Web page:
From everyone here at Afghanaid, we wish you a very happy and peaceful Ramadan and we hope you and your loved ones are keeping safe, healthy and cheerful.

What is Ramadan?

The 9th and holiest month of the Islamic year, Ramadan is a time when Muslims from all over the world dedicate themselves to working on their spirituality. 

As part of this month of spiritual rejuvenation, Muslims worldwide fast during daylight hours (consuming no food or water) as a form of worship to bring them closer to God. Families and friends unite to break their fast together, after sunset during iftar or before dawn during suhour.

During Ramadan, most Muslims try to avoid negative acts or their personal vices, whilst instead practicing positive acts, exercising self-control and showing compassion for those less fortunate than themselves. They aim to better their relationship with God and their community in various ways: by attending the mosque for iftar, spending extra time reading the Quran, participating in volunteer work, or coming together for long nights of prayer. 

When is Ramadan?

Ramadan is the ninth month of the Islamic calendar - the timing is based on sightings of the crescent moon which means that the dates vary from year to year. In 2024, the month of Ramadan will begin around Sunday 10th of March.

Ramadan ends with the new moon and is celebrated with the holiday of Eid al-Fitr, the Festival of the Breaking of the Fast, where families and friends gather together to share celebratory meals and give gifts to their children. Eid al-Fitr is considered to be a time for gratitude, forgiveness, and for making amends.

How is Ramadan celebrated in Afghanistan?

We spoke to a member of staff from our Head Office in Kabul, to find out why Ramadan is important and how her family typically celebrate this special month:

Ramadan is a peaceful month, and a month of togetherness, celebration and happiness. We pray more, we fast during the day and each evening we prepare different kinds of dishes (for example Aay Khanum, Pakawra, Mantoo or Bolani) for Iftar. We spread out our big table cloth and everyone in our family comes together and sits down to pray before breaking the fast together.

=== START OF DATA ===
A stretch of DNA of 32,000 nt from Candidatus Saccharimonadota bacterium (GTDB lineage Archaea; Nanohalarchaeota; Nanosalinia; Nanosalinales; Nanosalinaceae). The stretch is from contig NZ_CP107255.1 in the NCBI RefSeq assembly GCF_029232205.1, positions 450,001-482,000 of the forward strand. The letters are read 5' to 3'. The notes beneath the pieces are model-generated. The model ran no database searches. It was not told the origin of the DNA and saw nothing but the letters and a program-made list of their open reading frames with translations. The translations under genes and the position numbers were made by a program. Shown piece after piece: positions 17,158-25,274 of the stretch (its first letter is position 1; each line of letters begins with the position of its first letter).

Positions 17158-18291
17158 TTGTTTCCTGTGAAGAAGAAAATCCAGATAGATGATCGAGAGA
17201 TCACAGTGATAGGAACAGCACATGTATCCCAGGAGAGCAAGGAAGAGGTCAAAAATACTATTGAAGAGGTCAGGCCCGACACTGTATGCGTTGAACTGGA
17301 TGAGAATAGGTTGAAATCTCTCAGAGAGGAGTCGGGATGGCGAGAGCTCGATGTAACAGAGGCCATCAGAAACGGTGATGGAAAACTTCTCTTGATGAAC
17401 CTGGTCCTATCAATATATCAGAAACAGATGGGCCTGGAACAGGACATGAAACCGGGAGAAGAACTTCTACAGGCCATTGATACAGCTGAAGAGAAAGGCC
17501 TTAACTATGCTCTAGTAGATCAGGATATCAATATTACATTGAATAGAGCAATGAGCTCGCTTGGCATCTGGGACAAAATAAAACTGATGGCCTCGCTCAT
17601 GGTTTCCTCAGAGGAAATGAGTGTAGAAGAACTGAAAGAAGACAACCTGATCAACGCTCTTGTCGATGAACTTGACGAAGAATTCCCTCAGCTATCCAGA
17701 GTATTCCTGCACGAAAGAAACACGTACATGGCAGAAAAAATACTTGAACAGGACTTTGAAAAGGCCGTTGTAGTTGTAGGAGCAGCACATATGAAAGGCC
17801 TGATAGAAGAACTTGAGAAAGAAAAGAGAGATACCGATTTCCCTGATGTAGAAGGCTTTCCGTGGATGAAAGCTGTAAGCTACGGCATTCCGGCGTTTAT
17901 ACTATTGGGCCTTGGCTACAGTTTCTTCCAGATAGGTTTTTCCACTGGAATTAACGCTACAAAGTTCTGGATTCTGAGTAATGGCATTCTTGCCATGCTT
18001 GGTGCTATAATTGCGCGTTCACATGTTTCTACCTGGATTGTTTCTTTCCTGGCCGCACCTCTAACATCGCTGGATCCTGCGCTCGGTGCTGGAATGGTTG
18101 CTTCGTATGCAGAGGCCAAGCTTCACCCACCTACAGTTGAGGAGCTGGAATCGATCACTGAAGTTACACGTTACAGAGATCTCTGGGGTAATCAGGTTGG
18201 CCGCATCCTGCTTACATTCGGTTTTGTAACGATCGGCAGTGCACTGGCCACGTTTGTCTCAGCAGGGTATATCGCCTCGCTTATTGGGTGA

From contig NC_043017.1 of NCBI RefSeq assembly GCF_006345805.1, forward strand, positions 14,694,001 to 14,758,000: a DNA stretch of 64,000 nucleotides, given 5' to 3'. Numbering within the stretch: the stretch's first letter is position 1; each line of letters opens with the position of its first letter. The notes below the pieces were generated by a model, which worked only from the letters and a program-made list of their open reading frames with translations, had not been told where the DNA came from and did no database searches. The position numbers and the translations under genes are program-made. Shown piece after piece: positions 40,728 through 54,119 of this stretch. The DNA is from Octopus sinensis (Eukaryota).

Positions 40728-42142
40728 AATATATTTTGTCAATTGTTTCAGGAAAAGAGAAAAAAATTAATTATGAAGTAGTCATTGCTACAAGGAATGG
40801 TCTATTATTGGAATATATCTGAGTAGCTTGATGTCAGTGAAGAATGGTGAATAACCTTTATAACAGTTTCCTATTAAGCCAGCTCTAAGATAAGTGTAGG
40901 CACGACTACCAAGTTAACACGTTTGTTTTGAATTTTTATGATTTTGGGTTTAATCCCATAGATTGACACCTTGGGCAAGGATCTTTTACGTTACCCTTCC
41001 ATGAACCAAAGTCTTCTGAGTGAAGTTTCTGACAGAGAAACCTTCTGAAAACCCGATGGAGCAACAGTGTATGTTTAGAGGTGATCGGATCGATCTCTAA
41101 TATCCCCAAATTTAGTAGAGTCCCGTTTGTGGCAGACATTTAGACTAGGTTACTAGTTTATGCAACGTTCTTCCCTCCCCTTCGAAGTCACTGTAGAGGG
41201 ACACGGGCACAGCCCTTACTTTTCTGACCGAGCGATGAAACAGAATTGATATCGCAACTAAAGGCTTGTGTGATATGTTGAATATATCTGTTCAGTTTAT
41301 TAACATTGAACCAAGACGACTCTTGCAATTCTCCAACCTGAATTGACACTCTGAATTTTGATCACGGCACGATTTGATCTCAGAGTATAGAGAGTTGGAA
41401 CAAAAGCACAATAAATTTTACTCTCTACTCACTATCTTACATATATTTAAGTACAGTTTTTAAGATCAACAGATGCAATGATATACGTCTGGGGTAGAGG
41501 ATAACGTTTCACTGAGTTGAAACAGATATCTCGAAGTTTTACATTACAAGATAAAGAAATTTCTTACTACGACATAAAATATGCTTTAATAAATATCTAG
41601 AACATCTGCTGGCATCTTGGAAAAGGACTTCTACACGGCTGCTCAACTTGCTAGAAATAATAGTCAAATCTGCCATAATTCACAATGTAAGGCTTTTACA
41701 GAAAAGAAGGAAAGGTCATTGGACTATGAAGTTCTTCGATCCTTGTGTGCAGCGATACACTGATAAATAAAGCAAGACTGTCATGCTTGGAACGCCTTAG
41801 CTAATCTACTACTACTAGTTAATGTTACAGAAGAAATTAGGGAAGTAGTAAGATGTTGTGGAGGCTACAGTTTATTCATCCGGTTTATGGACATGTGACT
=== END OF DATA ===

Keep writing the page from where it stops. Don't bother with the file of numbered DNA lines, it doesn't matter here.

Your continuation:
How will you be celebrating? Got any family recipes you'd like to share? Get in touch and let us know - we'd love to hear from you.

Recipes for Iftar, the breaking of the fast

In a culture ingrained with hospitality and sharing meals, observing Ramadan for our staff means creating delicious spreads of food for iftar, the breaking of the fast, where entire families come together. Some of our staff's go-to recipes for iftar are Bolani and Aay Khanum, and our current firm favourite (especially following a heavy meal) is Firni, a light, delicious custard - give these dishes a go and let us know how you get on!

Charitable giving during Ramadan

Ramadan is believed to be the best time of the year to practice positive acts such as giving to charity. The rewards for generous deeds during Ramadan are believed to be multiplied many times over. It is the most popular month for paying Zakat (donating 2.5% of your wealth to charity) - each year, British Muslims give millions of pounds to charities.

Ramadan Mubarak!

From everyone at Afghanaid, Ramadan Mubarak! We hope you and your loved ones have a peaceful and happy month, and are able to mark the holy month with your loved ones.

Together, we can make a real difference

Everything Afghanaid does is geared towards achieving our vision of a peaceful and thriving Afghanistan. During this challenging time, Afghan women, men, boys and girls across the country desperately need our help. 

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